16.1. select — Waiting for I/O completion

This module provides access to the select() and poll() functions available in most operating systems, epoll() available on Linux 2.5+ and kqueue() available on most BSD. Note that on Windows, it only works for sockets; on other operating systems, it also works for other file types (in particular, on Unix, it works on pipes). It cannot be used on regular files to determine whether a file has grown since it was last read.

The module defines the following:

exception select.error

The exception raised when an error occurs. The accompanying value is a pair containing the numeric error code from errno and the corresponding string, as would be printed by the C function perror().


(Only supported on Linux 2.5.44 and newer.) Returns an edge polling object, which can be used as Edge or Level Triggered interface for I/O events; see section Edge and Level Trigger Polling (epoll) Objects below for the methods supported by epolling objects.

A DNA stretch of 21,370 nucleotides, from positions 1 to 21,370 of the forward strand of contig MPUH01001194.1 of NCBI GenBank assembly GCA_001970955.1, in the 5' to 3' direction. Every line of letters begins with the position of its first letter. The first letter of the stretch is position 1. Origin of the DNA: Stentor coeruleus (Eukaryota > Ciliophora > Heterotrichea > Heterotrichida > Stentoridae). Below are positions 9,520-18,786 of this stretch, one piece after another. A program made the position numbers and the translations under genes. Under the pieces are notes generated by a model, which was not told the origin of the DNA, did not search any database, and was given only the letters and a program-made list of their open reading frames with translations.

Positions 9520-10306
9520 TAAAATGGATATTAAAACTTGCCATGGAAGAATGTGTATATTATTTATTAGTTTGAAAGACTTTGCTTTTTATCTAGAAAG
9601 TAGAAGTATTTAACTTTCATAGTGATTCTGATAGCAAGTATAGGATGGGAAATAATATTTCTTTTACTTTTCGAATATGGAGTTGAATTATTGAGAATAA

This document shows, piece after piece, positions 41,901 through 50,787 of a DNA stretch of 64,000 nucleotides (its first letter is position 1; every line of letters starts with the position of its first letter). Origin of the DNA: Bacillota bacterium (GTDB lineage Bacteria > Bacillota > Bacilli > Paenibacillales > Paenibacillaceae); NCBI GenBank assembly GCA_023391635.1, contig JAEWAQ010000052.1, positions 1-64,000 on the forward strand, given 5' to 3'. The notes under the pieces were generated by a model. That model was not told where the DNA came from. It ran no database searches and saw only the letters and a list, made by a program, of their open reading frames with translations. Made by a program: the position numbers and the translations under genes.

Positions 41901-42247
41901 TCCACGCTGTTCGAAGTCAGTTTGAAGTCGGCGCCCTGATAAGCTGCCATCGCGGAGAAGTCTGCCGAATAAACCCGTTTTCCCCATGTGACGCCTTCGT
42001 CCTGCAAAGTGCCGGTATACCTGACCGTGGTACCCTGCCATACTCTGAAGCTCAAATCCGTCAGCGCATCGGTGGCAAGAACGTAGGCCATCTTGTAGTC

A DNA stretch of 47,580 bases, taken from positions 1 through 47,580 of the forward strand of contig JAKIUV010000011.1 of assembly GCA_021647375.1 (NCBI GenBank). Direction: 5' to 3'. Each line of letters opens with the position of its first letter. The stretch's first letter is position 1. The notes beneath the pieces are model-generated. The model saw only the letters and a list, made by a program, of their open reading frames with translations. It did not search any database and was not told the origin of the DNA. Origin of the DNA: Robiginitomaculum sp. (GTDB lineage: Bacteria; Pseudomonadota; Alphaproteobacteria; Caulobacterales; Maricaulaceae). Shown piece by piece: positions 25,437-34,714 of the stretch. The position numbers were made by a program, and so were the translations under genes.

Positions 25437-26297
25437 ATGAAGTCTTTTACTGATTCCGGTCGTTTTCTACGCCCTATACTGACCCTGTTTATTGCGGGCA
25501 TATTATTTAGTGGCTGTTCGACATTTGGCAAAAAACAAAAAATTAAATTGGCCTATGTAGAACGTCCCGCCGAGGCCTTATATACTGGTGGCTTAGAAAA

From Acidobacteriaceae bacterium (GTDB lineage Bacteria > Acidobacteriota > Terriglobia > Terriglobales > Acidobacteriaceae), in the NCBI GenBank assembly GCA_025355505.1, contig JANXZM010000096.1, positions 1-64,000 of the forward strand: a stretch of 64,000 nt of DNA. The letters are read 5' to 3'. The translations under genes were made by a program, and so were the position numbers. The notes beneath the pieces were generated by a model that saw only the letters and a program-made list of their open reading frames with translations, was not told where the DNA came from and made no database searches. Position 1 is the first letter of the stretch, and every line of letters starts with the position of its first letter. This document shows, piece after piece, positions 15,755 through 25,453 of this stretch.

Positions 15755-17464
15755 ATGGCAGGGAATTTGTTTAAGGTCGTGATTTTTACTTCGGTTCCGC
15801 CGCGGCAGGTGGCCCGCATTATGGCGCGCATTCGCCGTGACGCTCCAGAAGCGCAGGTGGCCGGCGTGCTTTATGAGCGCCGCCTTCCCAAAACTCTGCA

New in version 2.6.


(Not supported by all operating systems.) Returns a polling object, which supports registering and unregistering file descriptors, and then polling them for I/O events; see section Polling Objects below for the methods supported by polling objects.


(Only supported on BSD.) Returns a kernel queue object; see section Kqueue Objects below for the methods supported by kqueue objects.

New in version 2.6.

select.kevent(ident, filter=KQ_FILTER_READ, flags=KQ_EV_ADD, fflags=0, data=0, udata=0)

(Only supported on BSD.) Returns a kernel event object; see section Kevent Objects below for the methods supported by kevent objects.

New in version 2.6.

select.select(rlist, wlist, xlist[, timeout])